The Fair Work Commission has awarded NSW rail workers a pay increase above the government’s public-sector wage cap to prevent a “significant decline” in real wages.
- Fair Work said the pay rise was needed despite 3 per cent awarded by the NSW government
- It pointed to the impact of spiking inflation
- The public-sector pay cap has been a key issue during the election campaign
All rail workers will receive an additional 1 per cent backdated to May 1, 2022, and another 1 per cent from May 1 this year.
This is on top of the 3 per cent pay increase for public-sector employees the NSW government provided last year for the period covering 2022 to 2024.
The government also said a further 0.5 per cent would be possible between 2023 and 2024 for employees who made a “substantial contribution” to productivity.
At the time Treasurer Matt Kean described the increase as “fair and sustainable” in the economic climate.
However the Fair Work Commission today concluded the government’s increase represented a “significant decline” in real wages.
The judgement said the increase would be inadequate towards the end of the agreement due to the effects of spiking inflation.
It also concluded the additional wage increase would cause no “discernible detriment” to the NSW government’s budgetary position.
“Total employee expenses for the rail entities only constitute 1.6 per cent of total NSW government expenses [so] it is not possible to conclude that any reasonable outcome of this arbitration will detrimentally affect the NSW government’s finances to any significant degree,” the commission ruled.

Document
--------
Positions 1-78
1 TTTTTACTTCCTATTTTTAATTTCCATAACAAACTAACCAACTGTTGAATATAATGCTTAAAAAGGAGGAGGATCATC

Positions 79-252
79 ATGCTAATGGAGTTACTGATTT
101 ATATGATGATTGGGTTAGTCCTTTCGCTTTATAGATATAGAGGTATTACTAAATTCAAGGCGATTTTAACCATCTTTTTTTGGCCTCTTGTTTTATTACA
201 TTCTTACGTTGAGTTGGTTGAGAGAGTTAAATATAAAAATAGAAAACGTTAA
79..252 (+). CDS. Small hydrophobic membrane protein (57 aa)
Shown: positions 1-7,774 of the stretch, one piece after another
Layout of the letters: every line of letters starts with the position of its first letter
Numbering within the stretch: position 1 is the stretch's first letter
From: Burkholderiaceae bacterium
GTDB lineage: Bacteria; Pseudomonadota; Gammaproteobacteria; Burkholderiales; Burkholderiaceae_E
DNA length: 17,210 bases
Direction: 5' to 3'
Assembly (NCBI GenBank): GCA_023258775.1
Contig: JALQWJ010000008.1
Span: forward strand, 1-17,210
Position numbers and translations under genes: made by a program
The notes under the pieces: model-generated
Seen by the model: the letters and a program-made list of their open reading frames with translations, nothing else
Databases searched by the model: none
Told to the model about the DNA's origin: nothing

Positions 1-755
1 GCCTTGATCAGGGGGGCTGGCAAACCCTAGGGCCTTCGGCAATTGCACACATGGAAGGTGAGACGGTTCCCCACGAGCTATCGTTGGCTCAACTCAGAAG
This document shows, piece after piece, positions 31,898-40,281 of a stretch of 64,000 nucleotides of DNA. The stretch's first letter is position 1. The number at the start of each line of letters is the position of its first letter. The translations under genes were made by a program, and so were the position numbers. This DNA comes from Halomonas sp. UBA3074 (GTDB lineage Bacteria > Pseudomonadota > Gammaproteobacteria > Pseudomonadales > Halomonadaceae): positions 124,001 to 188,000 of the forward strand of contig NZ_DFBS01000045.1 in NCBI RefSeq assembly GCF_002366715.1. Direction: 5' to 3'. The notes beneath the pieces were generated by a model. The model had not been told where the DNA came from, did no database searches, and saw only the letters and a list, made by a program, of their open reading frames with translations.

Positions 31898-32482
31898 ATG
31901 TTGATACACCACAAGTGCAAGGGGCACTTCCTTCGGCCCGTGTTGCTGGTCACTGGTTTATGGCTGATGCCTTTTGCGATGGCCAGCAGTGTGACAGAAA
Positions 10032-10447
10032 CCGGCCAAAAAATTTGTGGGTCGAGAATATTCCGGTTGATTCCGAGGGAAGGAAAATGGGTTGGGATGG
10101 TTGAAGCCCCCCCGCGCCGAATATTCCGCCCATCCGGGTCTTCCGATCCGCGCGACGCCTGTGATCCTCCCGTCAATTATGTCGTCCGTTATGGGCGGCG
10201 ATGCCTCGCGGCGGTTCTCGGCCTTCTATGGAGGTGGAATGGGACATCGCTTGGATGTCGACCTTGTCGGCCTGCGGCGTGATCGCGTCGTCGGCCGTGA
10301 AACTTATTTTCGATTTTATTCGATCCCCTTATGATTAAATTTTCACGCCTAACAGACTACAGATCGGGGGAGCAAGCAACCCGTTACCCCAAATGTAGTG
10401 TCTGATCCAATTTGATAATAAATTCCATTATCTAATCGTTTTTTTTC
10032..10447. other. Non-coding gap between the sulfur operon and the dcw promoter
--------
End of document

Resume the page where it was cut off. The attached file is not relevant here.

However the commission ruled a higher cleaning allowance should not be paid to customer-service attendants who were required to perform cleaning duties.
The Rail Union argued these attendants now had to deal with more hazardous waste rather than just basic rubbish at stations, meaning they were cleaning vomit, blood and faecal matter more frequently.
However the commission did not accept there had been a “sharp increase” in the amount of hazardous waste cleaning they were performing and said it would be inequitable because cleaning attendants and cleaners in charge dealt with hazardous waste “far more frequently and intensely”.
“Consequently, it would not be fair for [customer-service attendants] to receive the [allowance] on a per-shift basis in the same way that cleaners do,” it said.
The public-sector cap has been a key issue during campaigning for the NSW election, which will be held in just over two weeks.
Labor has proposed scrapping the cap altogether, arguing it puts a handbrake on productivity and forces workers to leave NSW for better wages in other states.
The Coalition said this would blow an almost $9 billion black hole in the state’s budget, according to analysis from NSW Treasury.
Secretary of Unions NSW Mark Morey said today’s decision left the credibility of the government’s pay policy “in tatters”.
“The Fair Work Commission is independent of politicians,” he said.
“Its experts have assessed the evidence and outright rejected the stingy approach of [Premier] Dominic Perrottet, instead awarding a pay rise that goes further in easing the strain on family budgets
“An extra 1 per cent a year will make a significant difference. For many, it will be the difference between paying for school excisions or a modest summer holiday.”
The ABC has contacted the office of Transport Minister David Elliott.
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